Thursday, May 13, 2010


From Morning Rant: ‘What ARE [U.S. Economists] Looking At?’:
"It seems to us that U.S. economists in positions of great power to shape public policy and market expectations are failing to do their job. They seem to be stuck in U.S.- and econometrics-as-the-center-of-the-universe paradigms. We’d caution clients against following the shtick of economists calling for a steady-as-she-goes economic recovery and strongly urge them to deeply probe representatives espousing these views."
From a review of Raghram Rajan's book 'Fault Lines:How Hidden Fractures Still Threaten the World Economy'Professor Finds Many Fault Lines in Crisis :
" No democratic government can let ordinary folk suffer when the harshness of the market brings the party to an end, as it inevitable does. Big finance exploits what Mr. Rajan calls this "government decency" and bets accordingly."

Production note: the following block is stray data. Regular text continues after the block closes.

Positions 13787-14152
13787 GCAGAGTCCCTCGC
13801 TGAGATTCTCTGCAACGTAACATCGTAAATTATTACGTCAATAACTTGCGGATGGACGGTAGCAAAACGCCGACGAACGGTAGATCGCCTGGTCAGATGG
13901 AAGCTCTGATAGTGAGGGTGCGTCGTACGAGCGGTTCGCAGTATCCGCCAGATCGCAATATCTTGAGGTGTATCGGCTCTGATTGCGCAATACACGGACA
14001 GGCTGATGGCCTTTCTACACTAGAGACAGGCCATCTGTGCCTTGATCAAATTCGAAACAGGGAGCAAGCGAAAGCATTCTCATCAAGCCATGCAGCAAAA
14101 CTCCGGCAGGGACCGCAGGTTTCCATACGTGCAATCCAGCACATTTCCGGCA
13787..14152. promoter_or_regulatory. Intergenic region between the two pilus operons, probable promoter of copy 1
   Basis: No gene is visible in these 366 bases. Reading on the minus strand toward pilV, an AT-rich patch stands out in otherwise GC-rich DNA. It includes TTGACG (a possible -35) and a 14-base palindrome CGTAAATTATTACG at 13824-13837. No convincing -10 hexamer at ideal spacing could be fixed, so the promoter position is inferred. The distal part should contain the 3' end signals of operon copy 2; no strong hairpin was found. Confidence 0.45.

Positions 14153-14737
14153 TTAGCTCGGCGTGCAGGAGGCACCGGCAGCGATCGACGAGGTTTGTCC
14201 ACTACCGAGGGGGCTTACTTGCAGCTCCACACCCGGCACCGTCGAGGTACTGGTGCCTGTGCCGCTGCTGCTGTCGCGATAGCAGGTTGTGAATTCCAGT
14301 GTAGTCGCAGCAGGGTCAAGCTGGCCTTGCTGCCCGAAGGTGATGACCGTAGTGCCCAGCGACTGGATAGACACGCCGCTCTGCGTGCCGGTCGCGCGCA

From Bad writing: What is it good for? Via 3quarksdaily):
"Sadly, if bad writers have one thing in common it's that they're all firmly convinced that they're good writers."
That sounds like Dunning-Kruger effect "where people with low levels of ability in a certain field vastly over-rate their talents because they lack the skills to judge their own competence." More discussion of Dunning-Krueger in All Are Skill Unaware:"However, many psychologists have noted Kruger and Dunning’s main data is better explained by positing simply that we all have noisy estimates of our ability and of task difficulty."
And finally a problem that I face everyday Who Cares What the Experts Say? - The Democratization of Science (via 3quarksdaily):
"Yet the democratization of scientific expertise carries danger with it. If experts cannot be trusted in a world whose problems are complex, who do we trust? To many, it seems, the answer may just have to be themselves (or their social or political interest group). While it may have been unwise to give as much unguarded confidence as we have in the past to the experts on any issue, it is crazy to assume that our untested, "common sense," and sometimes skewed judgments on complex questions are an appropriate substitute."

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